Bob from Sumter, SC

Now that the Houston Texans have signed wide receiver Stefon Diggs, they will obviously go undefeated and win the Super Bowl by at least 30 points. What's the point of even playing any games this year?

I'm not sure.

Steve from Nashville, TN

When the Jaguars draft defensive off the ball linebacker and secondary players later this month, what characteristics and skill sets will they have that fit Defensive Coordinator Ryan Nielsen's approach to our defense this season?

I would be surprised if the Jaguars select off-the-ball linebackers in the 2024 NFL Draft, particularly early. I would expect secondary players, particularly cornerbacks, to be comfortable playing man coverage in aggressive fashion.

Bradley from Sparks, NV

I'm not sure why you hate Bowers so much. Many NFL experts regard Bowers as an enthusiastic blocker with the potential to be average or better. He is a phenomenal prospect as a pass catcher. The Jags desperately need top-flight receivers on rookie contracts. I can't imagine he would be available at 17 but I don't think General Manager Trent Baalke would pass if he is.

I don't hate Georgia tight end Brock Bowers. I have outlined a couple of reasons the Jaguars might not select him at No. 17 if he were available. There are certainly reasons they would select him if available. Perhaps they will select him. If they did, that would be great.

Jon from Jax Beach

Former Jaguars Head Coach Tom Coughlin built his teams specifically to beat the Pittsburgh Steelers and consequently we were built to beat A LOT of other teams. Just saying.


Jason from Jacksonville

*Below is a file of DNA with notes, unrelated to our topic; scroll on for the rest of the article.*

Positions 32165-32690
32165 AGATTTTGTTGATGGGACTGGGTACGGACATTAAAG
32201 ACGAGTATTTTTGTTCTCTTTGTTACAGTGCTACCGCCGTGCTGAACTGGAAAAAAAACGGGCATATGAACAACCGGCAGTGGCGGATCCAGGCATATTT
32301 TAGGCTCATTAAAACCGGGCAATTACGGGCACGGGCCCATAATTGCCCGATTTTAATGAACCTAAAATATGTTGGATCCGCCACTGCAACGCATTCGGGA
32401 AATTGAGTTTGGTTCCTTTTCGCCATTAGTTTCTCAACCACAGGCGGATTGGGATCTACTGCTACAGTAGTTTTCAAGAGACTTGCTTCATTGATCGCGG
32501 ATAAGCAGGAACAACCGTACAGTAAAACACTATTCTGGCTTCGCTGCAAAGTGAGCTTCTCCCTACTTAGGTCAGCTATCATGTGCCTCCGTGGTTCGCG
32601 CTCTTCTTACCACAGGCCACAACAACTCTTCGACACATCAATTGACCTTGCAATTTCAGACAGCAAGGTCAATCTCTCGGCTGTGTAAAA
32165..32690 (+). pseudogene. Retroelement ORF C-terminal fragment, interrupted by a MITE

Tyson Campbell had a good year in 2022 but struggled with injuries last year. I went back and watched some of his plays over the last three years. He's definitely a good player but he seems to be more of a zone corner from what I can gather. In 2021, he did play some press coverage but didn't seem particularly comfortable with it to my untrained eye. Do you think Campbell can be an effective press corner?

That's a legitimate question. I haven't seen him do this all that extensively, so I don't have a great answer. Good players tend to adapt and Campbell will need to show this season he can transition to this defense. This isn't a great answer. It's the best I can give right now.

Don from Marshall, NC

How is it you double down on the running backs that could not get a yard when they need? That could only mean quarterback sneaks for Trevor. How else? You have no short-yardage situation players.

When it comes to not being "all in" on the Jaguars' short-yardage running backs, Dom remains determinedly "all in."

REY from Jacksonville

John, you think we are taking a corner in the first round of the 2024 NFL draft. My question is how did that work out for us the last time we took a corner in the first round. I say take the best player no matter what position he plays. I do not think they're any corners that would rate a first-round pick.


Keith from Duval by way of Miami

If the top two cornerbacks (Quinyon Mitchell of Toledo and Terrion Arnold of Alabama) are already drafted, what would your guess be as to the direction Jags go at 17? Third best corner? Wide receiver? Offensive or defensive line? Trade back?!

This is impossible to answer without knowing specifically who is available and how the team assesses each player. You don't want to draft "an offensive lineman" or "a corner." You want to draft the right player who fits what you do and who you think will develop. I expect the Jaguars to select corner No. 17 overall. I suppose in your scenario I'd go offensive line next, followed by wide receiver. I think a corner they like will be available. That's my guess two and a half weeks out. It's as good as anyone's guess. I guess.

John from Jacksonville

Hi KOAGF - Are you good at making flowcharts? I think we need a flowchart on the new kickoff rules. Have they accounted for the scenario of the squib kick bouncing off 6 players and back into the hands of the kicker?

I'm not good at making flowcharts.